Appleton's Cyclopedia of American Biography, edited by James
Grant Wilson, John Fiske and Stanley L. Klos. Six volumes, New York: D. Appleton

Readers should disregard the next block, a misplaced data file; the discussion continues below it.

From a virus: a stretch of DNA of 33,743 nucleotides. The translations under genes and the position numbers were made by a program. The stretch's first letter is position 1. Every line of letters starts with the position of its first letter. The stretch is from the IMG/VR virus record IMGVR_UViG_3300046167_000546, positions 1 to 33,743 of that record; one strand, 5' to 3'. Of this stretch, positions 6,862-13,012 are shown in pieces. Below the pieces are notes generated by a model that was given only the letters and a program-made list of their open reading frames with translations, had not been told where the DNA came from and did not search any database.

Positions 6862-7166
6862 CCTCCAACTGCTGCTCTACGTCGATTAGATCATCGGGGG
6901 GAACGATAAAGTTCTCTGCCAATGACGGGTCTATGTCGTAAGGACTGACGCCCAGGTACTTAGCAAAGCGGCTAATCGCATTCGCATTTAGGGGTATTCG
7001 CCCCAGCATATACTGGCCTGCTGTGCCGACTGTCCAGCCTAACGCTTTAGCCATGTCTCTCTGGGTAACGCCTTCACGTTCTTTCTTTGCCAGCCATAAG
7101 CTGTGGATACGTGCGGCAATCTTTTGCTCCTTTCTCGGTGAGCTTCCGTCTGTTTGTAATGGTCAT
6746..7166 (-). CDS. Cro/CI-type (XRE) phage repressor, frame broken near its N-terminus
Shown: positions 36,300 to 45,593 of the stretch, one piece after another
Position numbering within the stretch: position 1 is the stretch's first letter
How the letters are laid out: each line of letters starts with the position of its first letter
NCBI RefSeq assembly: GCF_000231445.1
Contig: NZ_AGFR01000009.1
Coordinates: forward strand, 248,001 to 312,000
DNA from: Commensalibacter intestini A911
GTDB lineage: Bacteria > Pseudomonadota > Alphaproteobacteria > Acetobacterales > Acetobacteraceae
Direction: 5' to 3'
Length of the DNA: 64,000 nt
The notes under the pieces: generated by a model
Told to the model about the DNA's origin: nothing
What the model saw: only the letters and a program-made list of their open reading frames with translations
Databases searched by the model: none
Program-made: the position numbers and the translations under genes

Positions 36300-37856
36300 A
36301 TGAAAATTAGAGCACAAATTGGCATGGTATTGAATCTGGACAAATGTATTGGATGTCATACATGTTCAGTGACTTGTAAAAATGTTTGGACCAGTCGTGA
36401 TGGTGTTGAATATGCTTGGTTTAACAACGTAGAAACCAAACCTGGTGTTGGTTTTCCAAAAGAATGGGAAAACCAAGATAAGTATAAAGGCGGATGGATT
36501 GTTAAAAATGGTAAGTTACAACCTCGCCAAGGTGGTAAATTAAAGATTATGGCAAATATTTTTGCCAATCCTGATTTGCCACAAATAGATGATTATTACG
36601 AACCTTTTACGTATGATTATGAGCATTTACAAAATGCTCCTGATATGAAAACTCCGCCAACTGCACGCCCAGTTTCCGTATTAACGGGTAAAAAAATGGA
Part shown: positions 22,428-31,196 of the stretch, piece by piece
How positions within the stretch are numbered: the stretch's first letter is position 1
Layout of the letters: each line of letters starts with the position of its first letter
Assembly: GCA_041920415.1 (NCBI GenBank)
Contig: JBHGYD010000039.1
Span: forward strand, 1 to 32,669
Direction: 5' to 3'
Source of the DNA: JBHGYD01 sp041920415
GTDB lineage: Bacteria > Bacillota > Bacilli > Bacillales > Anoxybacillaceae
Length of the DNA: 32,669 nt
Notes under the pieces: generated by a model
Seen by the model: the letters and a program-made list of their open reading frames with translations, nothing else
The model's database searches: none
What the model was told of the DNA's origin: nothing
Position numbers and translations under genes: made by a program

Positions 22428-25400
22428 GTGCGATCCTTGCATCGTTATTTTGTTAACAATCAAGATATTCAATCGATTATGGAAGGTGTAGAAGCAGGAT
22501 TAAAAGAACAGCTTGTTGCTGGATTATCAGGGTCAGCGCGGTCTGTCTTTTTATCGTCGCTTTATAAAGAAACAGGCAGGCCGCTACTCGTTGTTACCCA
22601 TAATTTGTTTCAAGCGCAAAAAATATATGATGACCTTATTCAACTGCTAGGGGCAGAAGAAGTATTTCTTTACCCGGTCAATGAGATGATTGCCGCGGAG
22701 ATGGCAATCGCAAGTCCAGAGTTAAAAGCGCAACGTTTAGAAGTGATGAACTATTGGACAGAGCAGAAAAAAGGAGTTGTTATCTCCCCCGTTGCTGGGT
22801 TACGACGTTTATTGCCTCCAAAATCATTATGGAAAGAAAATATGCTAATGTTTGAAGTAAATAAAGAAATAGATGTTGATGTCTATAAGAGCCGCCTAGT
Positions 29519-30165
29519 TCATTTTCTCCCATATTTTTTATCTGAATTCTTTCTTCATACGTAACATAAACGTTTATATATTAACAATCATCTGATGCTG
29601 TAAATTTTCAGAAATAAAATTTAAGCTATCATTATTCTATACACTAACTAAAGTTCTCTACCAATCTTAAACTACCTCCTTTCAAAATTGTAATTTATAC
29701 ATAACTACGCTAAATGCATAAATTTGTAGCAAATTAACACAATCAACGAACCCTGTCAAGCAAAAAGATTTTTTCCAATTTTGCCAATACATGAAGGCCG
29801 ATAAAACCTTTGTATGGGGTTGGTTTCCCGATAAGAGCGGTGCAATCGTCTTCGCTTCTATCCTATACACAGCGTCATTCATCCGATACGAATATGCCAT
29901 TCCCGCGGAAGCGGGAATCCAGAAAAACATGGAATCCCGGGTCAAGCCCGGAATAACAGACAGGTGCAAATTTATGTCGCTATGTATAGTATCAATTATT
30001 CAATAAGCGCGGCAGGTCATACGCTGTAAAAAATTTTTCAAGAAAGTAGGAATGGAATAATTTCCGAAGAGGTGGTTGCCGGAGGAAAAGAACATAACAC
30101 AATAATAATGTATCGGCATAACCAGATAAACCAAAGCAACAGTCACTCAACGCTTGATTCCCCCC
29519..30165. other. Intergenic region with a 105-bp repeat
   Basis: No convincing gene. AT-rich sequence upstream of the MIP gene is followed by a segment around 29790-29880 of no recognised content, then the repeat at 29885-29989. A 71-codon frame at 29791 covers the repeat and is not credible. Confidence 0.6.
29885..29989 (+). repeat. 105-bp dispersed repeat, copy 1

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BRINLEY, Francis, author, born in Boston, Massachusetts, 10 November, 1800. He was graduated at Harvard in 1818, studied law with the Hon. William Sullivan, and admitted to the bar before he came of age. He was a member of the Boston common council for several years, and its president in 1850 and 1851. He was a member of the lower house of the legislature in 1832, 1850, and 1854, and in 1852, 1853, and 1863 of the state senate. In 1853 he was a delegate to the state constitutional convention. In 1857 he removed to Tyngsborough, and afterward to Newport, Rhode Island Mr. Brinley took great interest in railways and other internal improvements, and advocated the abolition of imprisonment for debt, and the maintenance of a well-regulated militia. He was three times captain of the "Ancient and Honorable Artillery Company" of Boston, and for several years president of the Redwood library, Newport. He has contributed frequently to "Hunt's Merchant's Magazine" and to the "American Jurist," and his articles on dower are quoted by Chancellor Kent in his commentaries. He also wrote much for the newspapers, and was successful as a lecturer. He has published an "Address before the Franklin Debating Society of Boston" (1830), and a life of his brother-in-law, William T. Porter, founder of the "Spirit of the Times" (1860).
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